This last negation of his efforts is too much for the poor man, and his face loses that lively, enthusiastic look. In its place appears a disillusioned, dejected and guilty face. Backing away disappointedly, he says “I, I apologise for, for talking (emphasised with a little throwaway arm movement) so much, Mr Nazerman.”  He is disappointed, but crucially not with the cold and distant Mr Nazerman, but with himself, for having burdened himself on Nazerman. More words come to his mouth, but he is unable to express them. “Forgive me.”
With these words, the sorriest and saddest man I have ever seen hurries out of the Pawnbroker.

Have you ever?

He was walking down the street, in a pensive mood, pondering a line from a song he had heard while passing the open doors of a department store, its melody drifting through the air like smoke from a cigarette, until it finally dissolved into the surrounding bustle of the city. Cars were spluttering, sirens were screaming and thousands of people tramped on the concrete, like a squadron of ants marching to their anthill. The resulting noise was a chaotic cacophony, a composition that never took shape, a tune that was eternally tuneless.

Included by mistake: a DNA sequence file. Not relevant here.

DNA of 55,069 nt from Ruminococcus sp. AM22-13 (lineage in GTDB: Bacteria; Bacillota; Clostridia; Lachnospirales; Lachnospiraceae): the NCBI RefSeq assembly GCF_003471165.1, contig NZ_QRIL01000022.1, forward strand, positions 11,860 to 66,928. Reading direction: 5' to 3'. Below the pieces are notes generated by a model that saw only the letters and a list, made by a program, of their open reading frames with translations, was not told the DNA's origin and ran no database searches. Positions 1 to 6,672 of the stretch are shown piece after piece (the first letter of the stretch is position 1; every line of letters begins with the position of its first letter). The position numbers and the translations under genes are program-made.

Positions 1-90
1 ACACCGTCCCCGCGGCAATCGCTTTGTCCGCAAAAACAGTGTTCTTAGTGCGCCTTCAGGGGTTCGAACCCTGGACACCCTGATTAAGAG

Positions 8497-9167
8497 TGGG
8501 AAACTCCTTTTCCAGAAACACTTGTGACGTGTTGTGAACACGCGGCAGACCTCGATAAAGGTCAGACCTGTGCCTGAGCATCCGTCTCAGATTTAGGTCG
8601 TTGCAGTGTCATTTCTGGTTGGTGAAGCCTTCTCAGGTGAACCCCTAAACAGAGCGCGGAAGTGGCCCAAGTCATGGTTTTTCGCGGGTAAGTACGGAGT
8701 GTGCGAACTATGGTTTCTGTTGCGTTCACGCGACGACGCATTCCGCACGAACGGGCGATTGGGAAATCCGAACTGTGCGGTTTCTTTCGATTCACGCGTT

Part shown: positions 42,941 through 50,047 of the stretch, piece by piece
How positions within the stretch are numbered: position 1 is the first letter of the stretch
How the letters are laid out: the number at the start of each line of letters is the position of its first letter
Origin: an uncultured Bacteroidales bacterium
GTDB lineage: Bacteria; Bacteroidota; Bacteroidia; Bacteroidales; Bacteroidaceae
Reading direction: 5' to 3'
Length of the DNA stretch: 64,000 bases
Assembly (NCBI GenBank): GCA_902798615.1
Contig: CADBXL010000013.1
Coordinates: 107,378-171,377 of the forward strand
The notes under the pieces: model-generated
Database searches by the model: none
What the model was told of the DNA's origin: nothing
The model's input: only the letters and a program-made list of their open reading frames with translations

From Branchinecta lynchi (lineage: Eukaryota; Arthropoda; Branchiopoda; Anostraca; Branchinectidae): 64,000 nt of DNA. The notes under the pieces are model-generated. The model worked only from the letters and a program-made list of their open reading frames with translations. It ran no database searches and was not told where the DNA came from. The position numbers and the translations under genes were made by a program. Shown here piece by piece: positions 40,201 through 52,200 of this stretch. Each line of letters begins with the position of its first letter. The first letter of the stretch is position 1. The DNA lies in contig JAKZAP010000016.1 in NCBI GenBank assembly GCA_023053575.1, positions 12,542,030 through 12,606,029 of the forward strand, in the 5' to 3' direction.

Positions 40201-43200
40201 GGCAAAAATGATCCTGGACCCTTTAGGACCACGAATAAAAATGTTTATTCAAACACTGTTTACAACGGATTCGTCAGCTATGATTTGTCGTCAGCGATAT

He hated the city. It was not just the noise - he had become accustomed to that after a while. It was the whole atmosphere of the place or, to be more precise, the lack of it that he detested. It was dark and depressing, as if it was enveloped permanently in the shadow of some great unknown. The buildings towered over him as if he was being constantly stalked or observed. The streets were cold and comfortless, filled with people who were impersonal and aloof. He felt claustrophobic being hemmed in on all sides by concrete.